I could not get the dead duck image out of my mind and wondered how much it scarred my youngest until he chirped up, “I HAVE to tell the boys what we saw.” And moments later we spied a worm on the sidewalk that he concluded was “napping.”

Childhood innocence remains intact.

As for the duck? I took care of it. I left a long, detailed voicemail for the people who take care of those things. I’m sure they’ll have no trouble finding the duck corpse “in the forest behind the school right near the fence that lines the soccer field, not the field by the road, the one at the back of the school yard. On the mud path, by a tree.”

Now I know what to do if I come across a dead dolphin.

Now I know what to do if I come across a dead dolphin.


House Rules for a House Full of Boys

Nothing prepares you for being a parent of a house full of boys. You can read a multitude of online posts or buy all the parenting books you like, but reality is the best teacher (and she’s merciless). Since I’m in the midst of raising four boys aged ten and under, I will try to help you out a bit and share a few of our house rules. Shake your head and dismiss them if you like, but one day you’ll discover your son cleaning his penis with a toothbrush and you’ll whisper, “She was right, about all the things.”

House Rules for a House Full of Boys

1. Pants are not optional. Ok, they are, but there are conditions. For instance, when we have company. If the doorbell rings, you find those pants and put them on as quickly as possible. Also, you are not permitted to suggest pants removal to any of your friends. Mommy doesn’t want to get arrested. And no matter how much you enjoy the “comfort” and “freedom” of wearing just your skivvies, pants must be worn for any and all meals. Especially in the dining room. Yes, even if it’s just pizza.

2. Change your underwear. Every day. Clean ones. They might look clean, they might smell clean, but no. It’s non-negotiable.

Clever, but seriously, stop it.

Clever, but seriously, stop it.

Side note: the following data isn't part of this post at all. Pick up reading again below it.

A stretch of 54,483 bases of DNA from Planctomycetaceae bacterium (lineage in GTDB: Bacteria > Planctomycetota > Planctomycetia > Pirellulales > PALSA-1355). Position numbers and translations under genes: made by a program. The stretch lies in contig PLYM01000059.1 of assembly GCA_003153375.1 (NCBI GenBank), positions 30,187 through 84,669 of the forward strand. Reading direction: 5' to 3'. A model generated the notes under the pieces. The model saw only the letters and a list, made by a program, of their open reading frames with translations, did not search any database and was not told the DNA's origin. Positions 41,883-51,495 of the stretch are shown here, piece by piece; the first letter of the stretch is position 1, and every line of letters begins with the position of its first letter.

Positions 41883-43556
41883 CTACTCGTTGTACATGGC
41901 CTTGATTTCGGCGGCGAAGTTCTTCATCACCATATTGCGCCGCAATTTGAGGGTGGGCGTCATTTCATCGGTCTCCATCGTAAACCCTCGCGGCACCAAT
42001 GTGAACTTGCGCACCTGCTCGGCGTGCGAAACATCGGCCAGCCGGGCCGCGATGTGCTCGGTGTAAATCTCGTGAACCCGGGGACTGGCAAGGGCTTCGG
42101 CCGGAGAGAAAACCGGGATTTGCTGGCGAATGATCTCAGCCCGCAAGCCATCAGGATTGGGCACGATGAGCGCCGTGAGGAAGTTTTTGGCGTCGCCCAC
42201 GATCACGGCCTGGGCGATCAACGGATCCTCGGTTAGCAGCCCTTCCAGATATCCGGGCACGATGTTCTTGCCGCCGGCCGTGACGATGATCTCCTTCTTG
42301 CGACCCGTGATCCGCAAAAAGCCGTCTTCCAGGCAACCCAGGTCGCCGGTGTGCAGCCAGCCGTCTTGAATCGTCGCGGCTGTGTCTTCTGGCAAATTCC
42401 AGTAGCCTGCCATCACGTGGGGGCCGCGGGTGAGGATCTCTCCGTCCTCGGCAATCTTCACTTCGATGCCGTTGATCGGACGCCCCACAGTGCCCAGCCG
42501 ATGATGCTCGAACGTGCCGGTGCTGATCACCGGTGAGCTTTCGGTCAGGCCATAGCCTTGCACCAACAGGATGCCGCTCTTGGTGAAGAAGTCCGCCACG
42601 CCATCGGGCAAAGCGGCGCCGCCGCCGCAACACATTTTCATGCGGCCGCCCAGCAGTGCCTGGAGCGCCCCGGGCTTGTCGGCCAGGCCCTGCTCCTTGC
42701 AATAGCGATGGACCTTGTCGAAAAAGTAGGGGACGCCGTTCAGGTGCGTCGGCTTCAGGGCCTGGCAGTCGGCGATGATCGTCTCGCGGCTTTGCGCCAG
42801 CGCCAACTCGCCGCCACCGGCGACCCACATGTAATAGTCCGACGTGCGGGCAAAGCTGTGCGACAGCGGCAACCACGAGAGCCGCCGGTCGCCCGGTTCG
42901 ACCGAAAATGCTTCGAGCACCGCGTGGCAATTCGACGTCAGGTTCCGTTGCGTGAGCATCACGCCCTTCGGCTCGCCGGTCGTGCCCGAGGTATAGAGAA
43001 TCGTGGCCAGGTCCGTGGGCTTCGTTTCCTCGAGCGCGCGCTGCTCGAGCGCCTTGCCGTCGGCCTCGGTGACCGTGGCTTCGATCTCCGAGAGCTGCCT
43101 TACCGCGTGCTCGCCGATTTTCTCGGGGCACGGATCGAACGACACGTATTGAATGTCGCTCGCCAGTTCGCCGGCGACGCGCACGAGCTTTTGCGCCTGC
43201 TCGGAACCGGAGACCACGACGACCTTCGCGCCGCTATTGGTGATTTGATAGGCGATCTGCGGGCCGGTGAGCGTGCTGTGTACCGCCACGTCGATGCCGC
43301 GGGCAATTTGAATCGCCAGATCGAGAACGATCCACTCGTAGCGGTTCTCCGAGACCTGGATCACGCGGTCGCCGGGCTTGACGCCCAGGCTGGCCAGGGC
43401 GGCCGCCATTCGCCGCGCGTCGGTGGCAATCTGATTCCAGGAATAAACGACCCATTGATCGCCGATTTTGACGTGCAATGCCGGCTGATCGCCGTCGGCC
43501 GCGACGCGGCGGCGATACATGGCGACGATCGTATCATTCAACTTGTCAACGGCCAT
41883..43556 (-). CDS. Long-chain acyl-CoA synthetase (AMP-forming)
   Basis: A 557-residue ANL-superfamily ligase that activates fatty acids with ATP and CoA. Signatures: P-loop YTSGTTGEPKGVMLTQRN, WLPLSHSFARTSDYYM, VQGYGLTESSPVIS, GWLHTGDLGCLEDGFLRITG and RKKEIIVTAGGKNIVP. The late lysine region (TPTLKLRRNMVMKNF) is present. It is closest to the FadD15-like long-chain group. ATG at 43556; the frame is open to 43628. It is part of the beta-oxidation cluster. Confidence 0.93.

3. Potty Talk: There’s a Time and a Place. I get it, farts are funny. I can appreciate a well-executed burp, I’ll even join in. But you have to know when and where this is okay. Hanging out in our basement? Sure. But the grocery store line is not the place to announce that your “penis is sticky.” If you do let a silent and deadly one rip, don’t feel the need to announce it, especially in the middle of a restaurant…with your grandparents. Randomly tossing out phrases like “butt crack” and “poop” are only hilarious to you and your brothers, move on.

4. We only lick food. Preferably your own. Doorknobs, seat backs, and other people are not recommended. And please refrain from telling your brother he will get super powers if he licks the bottom of his shoe.

5. If the bathroom door is shut, walk away. I get it, you know I’m trapped and you’ll get my undivided attention, but your request for “more Netflix” or the need to tell me your pants “feel weird” will be better received once I’m done. Same goes for tattles about your siblings. I’m not willing to play Judge, Jury, and Executioner from behind a closed door. Go away. And while you’re at it, ignore any sounds that resemble candy wrappers being opened, that’s strictly your imagination.

6. Mommy’s appearance is off limits. Unless of course, it’s a compliment. Please refrain from observing that my arms are “floppy” or my bum is “fluffy”. I don’t need confirmation that I look tired or that my legs are “scratchy”. I have a mirror, I’m self-aware. Please resist pointing out my gray hairs or a new wrinkle. Those are your fault anyways. I’d like to blame you for stray chin whiskers, but let’s at least pretend they aren’t visible. And my tummy is squishy because of you and your brothers (possibly from apathy and chocolate consumption, but mostly from you.)

7. Outside Stays Outside. Water guns do not get used indoors. I don’t care how much you love and cherish the cricket you found in the garden, it’s not a pet you’re keeping in your room. Baseball equipment was specially designed for outdoor use, act accordingly. Snowball fights in the front hall would be amazing. No.

8. Listen to Your Mother. I might not have pinched my penis in a dresser drawer, but I have life experience on my side. If you drop a bouncy ball in the toilet, I recommend you just throw it out, but at the very least do not put it in your mouth. If you breakdance naked, you will get carpet burns. Just because you “tried it with Daddy and no one got hurt” does not mean it’s a good idea.

Parting words of advice: It helps, but saying “voila!” after you do something naughty will not get you off the hook.


The Long Game and Exercise DVDs

It’s been a busy week for contributing at other sites.

Moms Magazine just published The Long Game.  Parenting doesn’t get easier, it just changes. Moving on from the baby years and raising kids with the long game in mind.

For those who want to get fit, but gradually start plotting an elaborate plan to “take out” the instructor on home workout dvds, fear not. My recent post A Workout DVD for the Rest of Us was shared at What the Flicka (while you’re there, check out some other funny posts from some pretty witty ladies).

Thanks for reading – you guys are the best.